January 19, 2012

Relations with a Stranger

Does she hate her father? On this, too, Casey Anthony sounds like she is delivering the raw, honest truth from her gut:
“I hate the fact that I don’t hate him for everything that’s done, everything that happened. I hate the fact that I still love him, little girl wishing my dad could be my dad. I can’t figure out why I don’t hate him.” Full Article here.
It's a bit scary how the words that come from Casey Anthony are exactly how I feel about the situation with my own father and how I talk about it each time I am asked.

And I don't know if it's comforting or even more scary that I can relate so much to this woman who was accused and acquitted of such an atrocious crime (major stress on accused and acquitted, as I am not here to discuss whether or not she killed her daughter).

Many of us presumed Casey had some sort of psychological problem, yet after reading this article I can effortlessly admit that I relate to her and what Dr. Danziger describes of her. I've experienced a few dauntingly traumatic events in my past and I've also been one to have "an inability to summon any true feelings from behind the dark, desperate walls of her trauma."

My own father was emotionally, physically, and sexually (not to me) abusive to the point that anyone could easily hate him, but not me. It may be that I am not a spiteful person or it's something a lot deeper. Maybe I feel some sort of attachment to him because he was the only present parent during most of my life growing up and, since my mom wasn't around to protect me, I had no choice but to look up to him and love him regardless of the abuse. I didn't know any better or any other way.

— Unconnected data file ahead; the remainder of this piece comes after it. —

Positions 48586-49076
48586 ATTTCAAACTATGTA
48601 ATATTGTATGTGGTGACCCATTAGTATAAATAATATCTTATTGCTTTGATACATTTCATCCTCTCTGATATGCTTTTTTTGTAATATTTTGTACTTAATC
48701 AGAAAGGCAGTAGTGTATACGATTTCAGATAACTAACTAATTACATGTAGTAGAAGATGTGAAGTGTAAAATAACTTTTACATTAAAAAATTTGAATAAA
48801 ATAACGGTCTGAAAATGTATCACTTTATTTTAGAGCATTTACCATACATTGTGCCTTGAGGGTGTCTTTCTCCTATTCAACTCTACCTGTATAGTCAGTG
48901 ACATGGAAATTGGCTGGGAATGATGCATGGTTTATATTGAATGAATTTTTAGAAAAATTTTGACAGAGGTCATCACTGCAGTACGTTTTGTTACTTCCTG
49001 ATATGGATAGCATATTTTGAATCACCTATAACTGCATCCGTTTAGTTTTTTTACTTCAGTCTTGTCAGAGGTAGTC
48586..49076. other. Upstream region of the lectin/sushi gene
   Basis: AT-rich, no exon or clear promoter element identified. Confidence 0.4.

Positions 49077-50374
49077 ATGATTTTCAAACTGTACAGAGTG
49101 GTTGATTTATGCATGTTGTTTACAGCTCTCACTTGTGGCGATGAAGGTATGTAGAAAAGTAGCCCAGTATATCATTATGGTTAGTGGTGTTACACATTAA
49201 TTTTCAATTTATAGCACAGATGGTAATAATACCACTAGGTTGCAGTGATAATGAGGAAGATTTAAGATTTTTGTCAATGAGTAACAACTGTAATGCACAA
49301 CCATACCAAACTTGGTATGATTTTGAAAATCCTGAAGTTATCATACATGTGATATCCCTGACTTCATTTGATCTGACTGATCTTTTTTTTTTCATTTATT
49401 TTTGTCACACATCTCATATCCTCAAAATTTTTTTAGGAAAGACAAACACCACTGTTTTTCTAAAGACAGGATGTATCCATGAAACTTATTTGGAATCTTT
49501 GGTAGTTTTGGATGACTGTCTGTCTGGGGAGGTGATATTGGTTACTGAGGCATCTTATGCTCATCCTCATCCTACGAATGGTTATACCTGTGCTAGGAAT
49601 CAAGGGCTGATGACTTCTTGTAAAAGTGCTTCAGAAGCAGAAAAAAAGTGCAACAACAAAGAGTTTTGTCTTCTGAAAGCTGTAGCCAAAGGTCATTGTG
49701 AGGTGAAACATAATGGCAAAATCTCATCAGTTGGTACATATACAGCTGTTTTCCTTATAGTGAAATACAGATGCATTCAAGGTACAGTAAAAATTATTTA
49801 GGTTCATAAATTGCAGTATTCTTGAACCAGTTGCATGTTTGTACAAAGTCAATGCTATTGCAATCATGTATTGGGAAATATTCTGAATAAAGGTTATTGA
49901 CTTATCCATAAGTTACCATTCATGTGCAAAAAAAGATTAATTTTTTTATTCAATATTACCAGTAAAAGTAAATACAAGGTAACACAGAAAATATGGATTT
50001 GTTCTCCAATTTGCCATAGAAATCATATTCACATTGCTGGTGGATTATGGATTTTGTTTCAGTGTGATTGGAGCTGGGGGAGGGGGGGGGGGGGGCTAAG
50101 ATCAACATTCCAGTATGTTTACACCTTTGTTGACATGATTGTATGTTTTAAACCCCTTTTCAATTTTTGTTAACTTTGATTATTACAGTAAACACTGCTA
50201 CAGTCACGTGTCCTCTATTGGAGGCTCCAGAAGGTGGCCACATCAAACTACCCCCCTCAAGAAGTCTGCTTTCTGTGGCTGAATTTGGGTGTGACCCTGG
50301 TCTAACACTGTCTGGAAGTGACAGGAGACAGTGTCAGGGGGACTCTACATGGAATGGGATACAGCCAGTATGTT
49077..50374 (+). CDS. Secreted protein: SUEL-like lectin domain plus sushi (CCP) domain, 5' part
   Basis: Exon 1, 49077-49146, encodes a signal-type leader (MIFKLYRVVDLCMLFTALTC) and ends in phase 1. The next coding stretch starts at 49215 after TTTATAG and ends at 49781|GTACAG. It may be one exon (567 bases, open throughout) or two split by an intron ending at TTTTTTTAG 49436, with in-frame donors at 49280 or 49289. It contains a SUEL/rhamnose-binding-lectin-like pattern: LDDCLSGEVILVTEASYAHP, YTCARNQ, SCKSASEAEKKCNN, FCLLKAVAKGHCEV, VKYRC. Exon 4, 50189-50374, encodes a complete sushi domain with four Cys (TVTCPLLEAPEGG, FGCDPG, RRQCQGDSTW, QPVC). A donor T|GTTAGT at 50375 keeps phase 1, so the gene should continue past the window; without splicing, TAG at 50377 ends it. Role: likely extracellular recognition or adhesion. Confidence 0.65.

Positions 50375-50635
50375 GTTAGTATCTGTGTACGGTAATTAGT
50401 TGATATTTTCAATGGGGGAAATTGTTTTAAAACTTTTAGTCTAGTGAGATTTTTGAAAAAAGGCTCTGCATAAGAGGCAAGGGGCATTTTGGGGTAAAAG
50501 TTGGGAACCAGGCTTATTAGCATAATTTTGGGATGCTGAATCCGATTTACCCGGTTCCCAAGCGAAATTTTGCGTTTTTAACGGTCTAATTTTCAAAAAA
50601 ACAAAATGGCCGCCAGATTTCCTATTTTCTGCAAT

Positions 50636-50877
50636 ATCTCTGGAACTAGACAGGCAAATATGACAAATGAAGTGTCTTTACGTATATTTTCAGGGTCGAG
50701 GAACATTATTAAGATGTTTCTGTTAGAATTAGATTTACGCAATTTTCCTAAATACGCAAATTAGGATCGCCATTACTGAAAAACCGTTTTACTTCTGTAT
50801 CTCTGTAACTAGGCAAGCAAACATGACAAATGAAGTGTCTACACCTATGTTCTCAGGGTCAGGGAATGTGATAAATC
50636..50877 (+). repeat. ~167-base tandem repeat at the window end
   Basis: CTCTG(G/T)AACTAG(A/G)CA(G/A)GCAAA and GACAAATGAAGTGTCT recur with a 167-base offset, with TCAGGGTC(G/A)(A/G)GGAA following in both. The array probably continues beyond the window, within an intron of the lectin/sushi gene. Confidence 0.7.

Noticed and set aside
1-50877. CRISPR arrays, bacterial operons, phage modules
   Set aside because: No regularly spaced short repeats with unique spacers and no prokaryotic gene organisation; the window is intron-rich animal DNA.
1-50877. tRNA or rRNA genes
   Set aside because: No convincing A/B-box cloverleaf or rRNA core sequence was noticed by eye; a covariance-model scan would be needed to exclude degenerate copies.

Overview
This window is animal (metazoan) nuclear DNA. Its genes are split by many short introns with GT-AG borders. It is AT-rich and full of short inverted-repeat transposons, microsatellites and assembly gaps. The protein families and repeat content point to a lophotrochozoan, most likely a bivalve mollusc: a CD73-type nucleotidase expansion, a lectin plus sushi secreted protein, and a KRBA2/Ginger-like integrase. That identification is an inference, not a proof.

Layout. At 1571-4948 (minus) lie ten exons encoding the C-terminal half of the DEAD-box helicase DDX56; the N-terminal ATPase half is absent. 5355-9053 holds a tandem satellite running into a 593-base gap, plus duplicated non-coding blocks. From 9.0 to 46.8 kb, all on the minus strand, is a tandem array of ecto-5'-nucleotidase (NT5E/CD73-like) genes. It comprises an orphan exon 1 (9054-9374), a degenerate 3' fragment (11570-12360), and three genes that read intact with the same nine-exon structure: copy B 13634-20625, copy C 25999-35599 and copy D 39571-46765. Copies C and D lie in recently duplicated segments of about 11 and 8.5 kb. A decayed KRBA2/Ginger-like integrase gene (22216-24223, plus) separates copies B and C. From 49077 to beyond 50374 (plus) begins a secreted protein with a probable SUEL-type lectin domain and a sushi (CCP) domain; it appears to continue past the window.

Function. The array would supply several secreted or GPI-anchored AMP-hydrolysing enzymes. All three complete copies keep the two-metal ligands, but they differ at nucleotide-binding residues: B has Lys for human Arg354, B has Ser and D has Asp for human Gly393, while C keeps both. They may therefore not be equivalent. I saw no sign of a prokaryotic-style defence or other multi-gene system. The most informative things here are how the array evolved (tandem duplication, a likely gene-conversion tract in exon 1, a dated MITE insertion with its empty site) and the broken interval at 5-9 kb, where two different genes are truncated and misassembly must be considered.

How do you handle the unspeakable,” she told Danziger. “By putting it in a little box, hiding it deep, pretending all is well. Doing that since age 8, since elementary school, I became exceedingly perfect.”
Burying my problems. Burying my pain. Pretending that my life was great when it was the furthest thing from it is what I conditioned myself to do every single day. It's not difficult for me to believe that Casey Anthony handled her situation(s) the same way I did, and still do. It's a vicious cycle that I struggle to break every day.

Now I am not trying to say that my problems and my situation is 100% identical to Casey's, because it isn't, but I am saying that, as a victim of abuse, we shouldn't always be so quick to presume and to judge because things don't look right to us, as outsiders. You never know what someone has gone through, is going through. Even when everything that is presented to you looks suspicious, you do not know and therefore have no right to falsely accuse or judge.

Whether Casey Anthony did kill her daughter and is an expert liar and manipulator or she was involved in a situation she had little control over due to her conditioning based on past traumatic events — we may never know. All I know is that because of everything I've been through, I am okay with giving people (even those who look incredibly guilty) the benefit of the doubt. Because let's face it... you think you know, but you have NO idea.

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